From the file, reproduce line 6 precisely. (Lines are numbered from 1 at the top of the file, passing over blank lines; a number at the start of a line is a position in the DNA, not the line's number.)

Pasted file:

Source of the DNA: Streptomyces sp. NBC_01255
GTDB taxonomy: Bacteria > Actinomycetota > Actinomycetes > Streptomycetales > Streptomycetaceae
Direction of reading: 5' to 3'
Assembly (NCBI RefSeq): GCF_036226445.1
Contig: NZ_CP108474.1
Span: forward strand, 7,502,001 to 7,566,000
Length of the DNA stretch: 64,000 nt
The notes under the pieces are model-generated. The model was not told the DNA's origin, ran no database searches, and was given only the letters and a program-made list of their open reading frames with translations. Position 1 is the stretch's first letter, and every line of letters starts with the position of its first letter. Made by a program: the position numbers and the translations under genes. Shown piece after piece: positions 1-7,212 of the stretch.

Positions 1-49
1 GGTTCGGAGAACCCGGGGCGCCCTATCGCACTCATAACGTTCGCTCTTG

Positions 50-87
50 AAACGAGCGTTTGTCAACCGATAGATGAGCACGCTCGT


Span: forward strand, 7,502,001 to 7,566,000